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Making a Github Bot

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Github bots are basically bots that augment the software development process on Github and are formally known as Github Apps. These apps are first-class actors, which means that they can do pretty much anything on Github(one can say that they are at par with a user). The code can be found here. Usually, the GitHub apps are built using Node or Python because of the community support, the availability of tools, and other factors. In this article, we will use a framework for building Github bots called Probot, which utilizes Node.js. Applications: 

  • Made with Probot:
    • Stale – A github app to close stale issues and PRs.
    • Welcome – A github app to welcome new contributors
    • Reminders – Set reminder on issues and PRs
  • Github Marketplace:
    • imgbot – An app to optimize images on github
    • circleci – An app for continuous integration

Setting up Basic App

  • Step 1: Go to console.
  • Step 2: Create a new folder and name it of your choice.
  • Step 3: Go to the newly made folder.
  • Step 4: Type ‘npx create-probot-app app_name’ in the console to start setting up the basic app.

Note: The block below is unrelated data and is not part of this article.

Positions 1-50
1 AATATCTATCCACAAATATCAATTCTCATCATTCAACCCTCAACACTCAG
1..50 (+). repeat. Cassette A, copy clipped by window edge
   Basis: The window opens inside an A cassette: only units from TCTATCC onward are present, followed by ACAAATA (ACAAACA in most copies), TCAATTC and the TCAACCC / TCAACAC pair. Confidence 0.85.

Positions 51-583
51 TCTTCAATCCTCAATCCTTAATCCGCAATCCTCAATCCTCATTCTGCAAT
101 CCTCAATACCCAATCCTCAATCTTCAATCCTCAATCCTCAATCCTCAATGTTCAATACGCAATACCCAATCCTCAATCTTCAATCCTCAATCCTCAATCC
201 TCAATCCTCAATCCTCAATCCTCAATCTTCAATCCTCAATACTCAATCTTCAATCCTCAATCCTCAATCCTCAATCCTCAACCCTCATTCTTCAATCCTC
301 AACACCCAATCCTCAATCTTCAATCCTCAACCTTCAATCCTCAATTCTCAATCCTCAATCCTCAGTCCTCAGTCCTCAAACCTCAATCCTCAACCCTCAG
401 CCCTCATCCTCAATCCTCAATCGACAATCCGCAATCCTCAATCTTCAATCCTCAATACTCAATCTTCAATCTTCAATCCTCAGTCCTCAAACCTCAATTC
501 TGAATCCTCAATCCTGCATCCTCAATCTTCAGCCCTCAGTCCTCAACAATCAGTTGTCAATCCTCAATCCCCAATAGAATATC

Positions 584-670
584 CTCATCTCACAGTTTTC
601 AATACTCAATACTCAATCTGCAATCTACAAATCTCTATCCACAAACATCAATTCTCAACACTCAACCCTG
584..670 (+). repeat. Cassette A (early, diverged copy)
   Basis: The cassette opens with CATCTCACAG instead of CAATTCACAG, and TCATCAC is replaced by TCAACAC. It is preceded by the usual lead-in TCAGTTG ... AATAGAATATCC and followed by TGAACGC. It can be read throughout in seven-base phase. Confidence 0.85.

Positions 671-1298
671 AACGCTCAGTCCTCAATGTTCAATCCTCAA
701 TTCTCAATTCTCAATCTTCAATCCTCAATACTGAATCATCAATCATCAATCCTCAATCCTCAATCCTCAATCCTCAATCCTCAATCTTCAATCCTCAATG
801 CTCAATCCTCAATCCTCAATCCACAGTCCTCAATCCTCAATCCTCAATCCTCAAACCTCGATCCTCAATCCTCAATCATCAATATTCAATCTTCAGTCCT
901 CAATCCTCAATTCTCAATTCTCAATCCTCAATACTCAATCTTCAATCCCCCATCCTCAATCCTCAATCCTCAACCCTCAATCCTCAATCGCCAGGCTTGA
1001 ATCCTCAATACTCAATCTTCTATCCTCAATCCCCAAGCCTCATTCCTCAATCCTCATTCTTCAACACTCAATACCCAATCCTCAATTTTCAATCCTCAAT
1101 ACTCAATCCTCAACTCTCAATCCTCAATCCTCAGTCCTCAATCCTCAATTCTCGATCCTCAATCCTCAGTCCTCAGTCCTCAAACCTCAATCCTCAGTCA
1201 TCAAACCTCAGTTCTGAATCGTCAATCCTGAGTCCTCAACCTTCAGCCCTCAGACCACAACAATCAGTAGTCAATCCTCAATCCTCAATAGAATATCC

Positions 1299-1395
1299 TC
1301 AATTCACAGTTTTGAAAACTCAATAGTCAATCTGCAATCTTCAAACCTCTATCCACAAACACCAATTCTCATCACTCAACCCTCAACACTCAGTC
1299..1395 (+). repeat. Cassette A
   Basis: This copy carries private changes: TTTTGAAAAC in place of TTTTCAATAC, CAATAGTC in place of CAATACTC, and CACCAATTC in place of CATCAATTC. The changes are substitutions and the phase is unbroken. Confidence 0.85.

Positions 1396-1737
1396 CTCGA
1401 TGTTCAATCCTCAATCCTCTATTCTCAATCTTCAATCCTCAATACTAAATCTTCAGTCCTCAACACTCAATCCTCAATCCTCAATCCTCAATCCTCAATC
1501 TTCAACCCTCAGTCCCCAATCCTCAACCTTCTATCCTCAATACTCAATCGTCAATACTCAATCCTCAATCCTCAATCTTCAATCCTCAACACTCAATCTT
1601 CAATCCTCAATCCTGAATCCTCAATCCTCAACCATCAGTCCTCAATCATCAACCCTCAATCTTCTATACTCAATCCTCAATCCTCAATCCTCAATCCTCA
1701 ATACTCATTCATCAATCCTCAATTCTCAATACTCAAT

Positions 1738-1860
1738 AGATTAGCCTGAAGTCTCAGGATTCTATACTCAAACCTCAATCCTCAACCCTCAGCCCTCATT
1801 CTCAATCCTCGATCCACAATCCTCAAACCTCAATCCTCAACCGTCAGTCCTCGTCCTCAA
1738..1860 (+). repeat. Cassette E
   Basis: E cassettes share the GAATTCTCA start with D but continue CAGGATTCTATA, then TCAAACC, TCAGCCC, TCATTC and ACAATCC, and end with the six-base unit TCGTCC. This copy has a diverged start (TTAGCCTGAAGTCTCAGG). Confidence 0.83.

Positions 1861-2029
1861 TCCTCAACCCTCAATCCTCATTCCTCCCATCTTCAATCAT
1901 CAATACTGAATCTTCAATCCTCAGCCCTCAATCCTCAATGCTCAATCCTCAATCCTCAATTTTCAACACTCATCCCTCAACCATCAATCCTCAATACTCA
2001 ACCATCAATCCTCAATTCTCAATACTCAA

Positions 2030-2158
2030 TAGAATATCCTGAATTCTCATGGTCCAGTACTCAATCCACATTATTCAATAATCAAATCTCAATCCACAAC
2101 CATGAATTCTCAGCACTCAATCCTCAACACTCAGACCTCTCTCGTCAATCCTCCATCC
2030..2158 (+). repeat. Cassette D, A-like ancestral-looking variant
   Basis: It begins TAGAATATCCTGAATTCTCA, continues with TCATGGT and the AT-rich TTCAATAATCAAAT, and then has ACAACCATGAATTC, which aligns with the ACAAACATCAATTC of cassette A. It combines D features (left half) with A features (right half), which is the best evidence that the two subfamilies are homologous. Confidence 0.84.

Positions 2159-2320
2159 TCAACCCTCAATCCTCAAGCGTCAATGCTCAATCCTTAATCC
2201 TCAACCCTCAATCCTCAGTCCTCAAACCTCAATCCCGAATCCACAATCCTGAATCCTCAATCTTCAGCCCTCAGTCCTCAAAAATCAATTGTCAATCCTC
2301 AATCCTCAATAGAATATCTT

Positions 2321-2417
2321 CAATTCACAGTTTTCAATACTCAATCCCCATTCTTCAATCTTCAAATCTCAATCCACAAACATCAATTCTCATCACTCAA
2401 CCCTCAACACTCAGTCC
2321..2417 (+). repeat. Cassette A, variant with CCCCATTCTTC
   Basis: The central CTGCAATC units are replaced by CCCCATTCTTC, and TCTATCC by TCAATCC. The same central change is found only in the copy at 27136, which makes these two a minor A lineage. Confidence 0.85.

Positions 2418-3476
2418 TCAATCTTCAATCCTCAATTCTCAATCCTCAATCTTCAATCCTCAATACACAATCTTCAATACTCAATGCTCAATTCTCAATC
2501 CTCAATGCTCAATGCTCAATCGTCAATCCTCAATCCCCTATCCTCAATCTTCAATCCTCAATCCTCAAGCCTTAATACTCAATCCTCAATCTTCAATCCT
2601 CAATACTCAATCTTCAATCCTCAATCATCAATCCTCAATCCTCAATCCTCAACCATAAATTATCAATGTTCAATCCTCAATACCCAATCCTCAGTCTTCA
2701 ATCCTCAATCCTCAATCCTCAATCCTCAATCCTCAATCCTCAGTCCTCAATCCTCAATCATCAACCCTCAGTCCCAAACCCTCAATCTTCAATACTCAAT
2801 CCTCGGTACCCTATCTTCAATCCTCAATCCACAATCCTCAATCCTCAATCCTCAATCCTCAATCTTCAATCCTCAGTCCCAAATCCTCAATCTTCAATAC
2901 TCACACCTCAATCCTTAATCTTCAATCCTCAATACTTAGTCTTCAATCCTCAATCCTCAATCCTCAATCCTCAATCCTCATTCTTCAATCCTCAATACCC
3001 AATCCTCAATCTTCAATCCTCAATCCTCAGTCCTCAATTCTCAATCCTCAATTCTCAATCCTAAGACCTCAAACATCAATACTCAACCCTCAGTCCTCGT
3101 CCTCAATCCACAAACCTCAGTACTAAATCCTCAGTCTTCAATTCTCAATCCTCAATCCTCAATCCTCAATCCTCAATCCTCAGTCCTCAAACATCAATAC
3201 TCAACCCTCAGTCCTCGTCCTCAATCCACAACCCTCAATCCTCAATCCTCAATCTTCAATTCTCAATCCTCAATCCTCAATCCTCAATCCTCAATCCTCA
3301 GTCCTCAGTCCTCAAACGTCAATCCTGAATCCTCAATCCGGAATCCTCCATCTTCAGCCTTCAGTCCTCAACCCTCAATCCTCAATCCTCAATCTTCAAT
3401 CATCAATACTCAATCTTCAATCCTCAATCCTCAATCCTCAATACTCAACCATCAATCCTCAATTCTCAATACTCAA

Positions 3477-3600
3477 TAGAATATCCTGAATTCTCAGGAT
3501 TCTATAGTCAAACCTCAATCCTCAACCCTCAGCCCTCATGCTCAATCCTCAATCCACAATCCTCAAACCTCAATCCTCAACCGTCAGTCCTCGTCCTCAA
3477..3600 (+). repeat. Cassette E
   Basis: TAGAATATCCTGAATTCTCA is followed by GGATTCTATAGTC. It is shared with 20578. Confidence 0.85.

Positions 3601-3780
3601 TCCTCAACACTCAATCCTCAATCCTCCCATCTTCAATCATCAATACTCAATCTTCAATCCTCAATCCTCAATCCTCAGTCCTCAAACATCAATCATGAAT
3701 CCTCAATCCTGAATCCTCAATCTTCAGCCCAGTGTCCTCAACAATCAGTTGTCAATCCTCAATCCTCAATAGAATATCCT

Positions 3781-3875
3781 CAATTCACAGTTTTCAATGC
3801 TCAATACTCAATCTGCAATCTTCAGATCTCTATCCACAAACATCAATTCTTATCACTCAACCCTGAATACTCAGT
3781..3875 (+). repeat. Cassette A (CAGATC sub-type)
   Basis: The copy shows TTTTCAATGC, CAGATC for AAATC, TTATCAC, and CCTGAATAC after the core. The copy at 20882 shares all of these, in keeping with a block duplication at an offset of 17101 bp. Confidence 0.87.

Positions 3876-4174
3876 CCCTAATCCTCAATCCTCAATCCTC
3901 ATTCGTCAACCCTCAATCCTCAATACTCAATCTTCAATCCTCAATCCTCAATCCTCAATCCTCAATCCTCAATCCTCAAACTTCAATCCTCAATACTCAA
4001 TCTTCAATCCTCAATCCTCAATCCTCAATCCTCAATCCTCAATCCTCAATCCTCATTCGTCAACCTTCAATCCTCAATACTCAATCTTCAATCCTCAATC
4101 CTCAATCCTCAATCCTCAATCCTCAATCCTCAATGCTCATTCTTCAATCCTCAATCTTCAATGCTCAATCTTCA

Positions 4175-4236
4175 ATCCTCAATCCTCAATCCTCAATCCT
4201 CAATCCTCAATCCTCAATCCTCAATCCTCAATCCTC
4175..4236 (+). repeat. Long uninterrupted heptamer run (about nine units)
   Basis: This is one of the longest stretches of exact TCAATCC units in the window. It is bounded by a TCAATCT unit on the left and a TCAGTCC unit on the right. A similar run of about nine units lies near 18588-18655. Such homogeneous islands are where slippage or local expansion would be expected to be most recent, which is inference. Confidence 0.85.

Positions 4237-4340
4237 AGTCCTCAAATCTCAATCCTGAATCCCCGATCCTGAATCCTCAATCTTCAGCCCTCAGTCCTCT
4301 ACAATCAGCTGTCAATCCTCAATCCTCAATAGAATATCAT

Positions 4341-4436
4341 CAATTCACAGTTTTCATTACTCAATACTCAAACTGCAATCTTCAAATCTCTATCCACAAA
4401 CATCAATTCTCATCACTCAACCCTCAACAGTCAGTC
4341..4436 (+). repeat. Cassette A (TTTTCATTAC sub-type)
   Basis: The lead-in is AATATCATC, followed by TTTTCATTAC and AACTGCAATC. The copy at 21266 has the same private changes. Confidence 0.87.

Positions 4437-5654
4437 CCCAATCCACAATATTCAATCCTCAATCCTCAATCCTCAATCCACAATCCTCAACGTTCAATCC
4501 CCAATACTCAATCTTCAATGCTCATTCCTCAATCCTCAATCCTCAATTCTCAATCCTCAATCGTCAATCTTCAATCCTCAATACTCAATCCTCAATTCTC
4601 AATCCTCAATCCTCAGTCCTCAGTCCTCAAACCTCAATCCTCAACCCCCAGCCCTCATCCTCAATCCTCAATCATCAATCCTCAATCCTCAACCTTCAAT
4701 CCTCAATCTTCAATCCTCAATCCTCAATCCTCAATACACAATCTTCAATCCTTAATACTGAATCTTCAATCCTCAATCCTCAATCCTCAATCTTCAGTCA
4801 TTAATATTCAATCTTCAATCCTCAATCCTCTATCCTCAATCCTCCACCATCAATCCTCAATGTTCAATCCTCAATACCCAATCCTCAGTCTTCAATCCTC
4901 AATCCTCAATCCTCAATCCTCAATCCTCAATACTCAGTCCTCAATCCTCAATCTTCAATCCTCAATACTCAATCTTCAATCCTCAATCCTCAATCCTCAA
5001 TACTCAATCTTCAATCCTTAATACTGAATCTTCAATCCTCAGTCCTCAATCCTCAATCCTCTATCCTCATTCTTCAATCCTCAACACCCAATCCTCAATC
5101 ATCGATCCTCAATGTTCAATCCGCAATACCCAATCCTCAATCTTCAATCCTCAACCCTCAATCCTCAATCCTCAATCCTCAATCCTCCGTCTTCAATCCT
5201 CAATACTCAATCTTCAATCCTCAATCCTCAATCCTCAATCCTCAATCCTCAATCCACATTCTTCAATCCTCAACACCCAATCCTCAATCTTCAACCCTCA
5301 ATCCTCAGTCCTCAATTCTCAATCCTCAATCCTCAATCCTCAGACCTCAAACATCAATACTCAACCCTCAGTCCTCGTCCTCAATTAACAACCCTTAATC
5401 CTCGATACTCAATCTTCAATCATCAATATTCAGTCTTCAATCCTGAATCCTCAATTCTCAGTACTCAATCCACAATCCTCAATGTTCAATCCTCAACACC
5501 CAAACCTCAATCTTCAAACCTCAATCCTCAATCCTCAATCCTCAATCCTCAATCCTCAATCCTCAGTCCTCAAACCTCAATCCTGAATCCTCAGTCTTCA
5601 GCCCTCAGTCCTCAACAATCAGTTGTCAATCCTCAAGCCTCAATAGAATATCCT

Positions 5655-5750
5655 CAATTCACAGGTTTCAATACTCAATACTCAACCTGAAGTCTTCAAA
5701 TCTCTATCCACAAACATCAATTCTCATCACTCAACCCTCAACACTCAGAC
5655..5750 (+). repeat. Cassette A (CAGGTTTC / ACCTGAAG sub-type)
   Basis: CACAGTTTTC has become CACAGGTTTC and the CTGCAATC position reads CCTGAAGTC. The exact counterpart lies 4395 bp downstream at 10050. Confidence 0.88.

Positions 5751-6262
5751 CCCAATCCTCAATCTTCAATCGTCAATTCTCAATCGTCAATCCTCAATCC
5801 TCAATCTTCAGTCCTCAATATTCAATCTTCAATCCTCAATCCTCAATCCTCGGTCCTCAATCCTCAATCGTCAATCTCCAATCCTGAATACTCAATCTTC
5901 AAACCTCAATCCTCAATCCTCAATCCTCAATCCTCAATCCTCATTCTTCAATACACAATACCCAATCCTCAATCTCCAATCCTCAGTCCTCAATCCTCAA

• Step 5: Now answer the prompts that appear during the setup. This setup is fairly simple.

Examining the Project Directory

The basic set up gives us a project directory that contains all the relevant things needed to start developing the app. dir-structure

  • node_modules: This folder stores all the project dependencies.
  • test: This folder contains a folder called ‘fixtures’ and a file of the form ‘index.text.js’. The file ‘index.test.js’ helps to test the code in ‘index.js’. The test file naming convention is consumed by our testing module ‘jest’ which relates ‘nameoffile.test.js’ to ‘nameoffile.js’. The fixtures folder contains the json object that is consumed for testing purposes. One can look here for more information on testing the app by simulating the same event multiple times.
  • .env: This file stores the environment variables needed to run the project. It has :
    • APP_ID
  • .env.example: Contains .env file structure to help build the main .env file.
  • .gitignore: Contains the file names that are not to be tracked by git.
  • app.yml: This is a GitHub App Manifest file. Initially, there are two subsections to it, ‘default_permissions’ and ‘default_events’.
  • index.js: This is the entry point of the app. This name is set during the app initialization via command line.